CDS fight of the day, Seat edition
A couple of weeks ago, Floyd Norris had a column about an obscure European CDS dispute which — just for a change — didn’t involve sovereign debt at all. Instead, it involved Italian yellow-pages publisher Seat Pagine Gialle. Here’s how Norris saw the dispute:
Under the association’s rules, in some cases there is no event if investors “voluntarily” agree to exchanges that in reality cost them money…
Seat has tried to expand its Internet business. But it reported a loss of 33.2 million euros for the first nine months of this year, and on Oct. 28 it said it would delay an interest payment of 52 million euros, or about $69 million, for a month.
Last week, it said it had reached a tentative agreement with a majority of creditors, but that disputes remained with its senior debtholders over how much equity would go to the holders of 1.3 billion euros in bonds. It said that if a final deal were reached and accepted by bondholders, it would make the interest payment by Wednesday…
If the tentative deal falls apart and the interest payment is missed, there would be no doubt that a credit event had taken place. But since Seat Pagine Gialle is trying to get a voluntary agreement for a swap of the bonds for stock, it may be possible that there would be no credit event at all, even though it will be clear that bondholders have suffered a major loss.
In the end, the tentative deal did fall apart, the interest payment was missed, and an event of default was declared. Crisis averted. But Floyd was right that there would have been a big problem if the bond payment ended up being made. He’s just wrong about why there would have been a problem.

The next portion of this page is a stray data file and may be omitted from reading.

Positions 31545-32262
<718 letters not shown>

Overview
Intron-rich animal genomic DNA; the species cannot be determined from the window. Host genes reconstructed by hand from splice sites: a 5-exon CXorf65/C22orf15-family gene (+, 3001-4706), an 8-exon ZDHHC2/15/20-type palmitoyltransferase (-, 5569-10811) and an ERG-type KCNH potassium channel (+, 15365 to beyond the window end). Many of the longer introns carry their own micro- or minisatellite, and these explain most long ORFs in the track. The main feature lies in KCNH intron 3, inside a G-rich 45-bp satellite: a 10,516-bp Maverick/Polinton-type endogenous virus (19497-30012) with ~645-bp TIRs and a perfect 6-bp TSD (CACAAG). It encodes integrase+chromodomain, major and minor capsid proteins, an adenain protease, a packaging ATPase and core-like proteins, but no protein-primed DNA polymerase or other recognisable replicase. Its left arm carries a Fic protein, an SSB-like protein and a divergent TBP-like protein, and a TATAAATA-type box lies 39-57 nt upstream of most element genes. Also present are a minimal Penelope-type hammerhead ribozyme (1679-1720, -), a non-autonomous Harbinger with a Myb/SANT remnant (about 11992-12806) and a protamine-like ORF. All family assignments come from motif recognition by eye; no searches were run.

Christopher Whittall has an explanation of the real story here — which is actually more worrying than Norris implied. The problem of voluntary exchanges is a bit of a red herring: if Seat bonds were swapped for stock, that would be a credit event, and the CDS would get triggered.
In fact, you see, there weren’t any Seat bonds at all. For obscure reasons, Seat wasn’t actually the bond issuer in this case — the bonds were issued by a Luxembourg-based special-purpose vehicle called Lighthouse. Lighthouse was at heart a passthrough vehicle: it took the proceeds from the bond issuance, and lent them to Seat. And in return Seat made payments on the loan from Lighthouse, which in turn were passed on to bondholders. If Seat were to default, then it would stop paying Lighthouse, and Lighthouse would stop paying bondholders — so it was always perfectly clear that bondholders were taking Seat credit risk when they bought their bonds.
Here’s where things get a bit complicated. Bonds generally come with 30-day grace periods: if you miss a coupon payment, but then make it up within 30 days, then there’s no event of default. And the Lighthouse bonds were no exception — they came with the standard 30-day grace period. If the bonds had been issued by Seat directly, there would be no event of default until 30 days after the coupon payment was missed.
But the bonds weren’t issued by Seat directly, they were issued by Lighthouse. The Seat default was not on the bond payments to the Lighthouse bondholders, but rather on the loan to Lighthouse itself. And it turns out that the loan agreement between Seat and Lighthouse did not have a 30-day grace period: instead, it just had a 3-day grace period.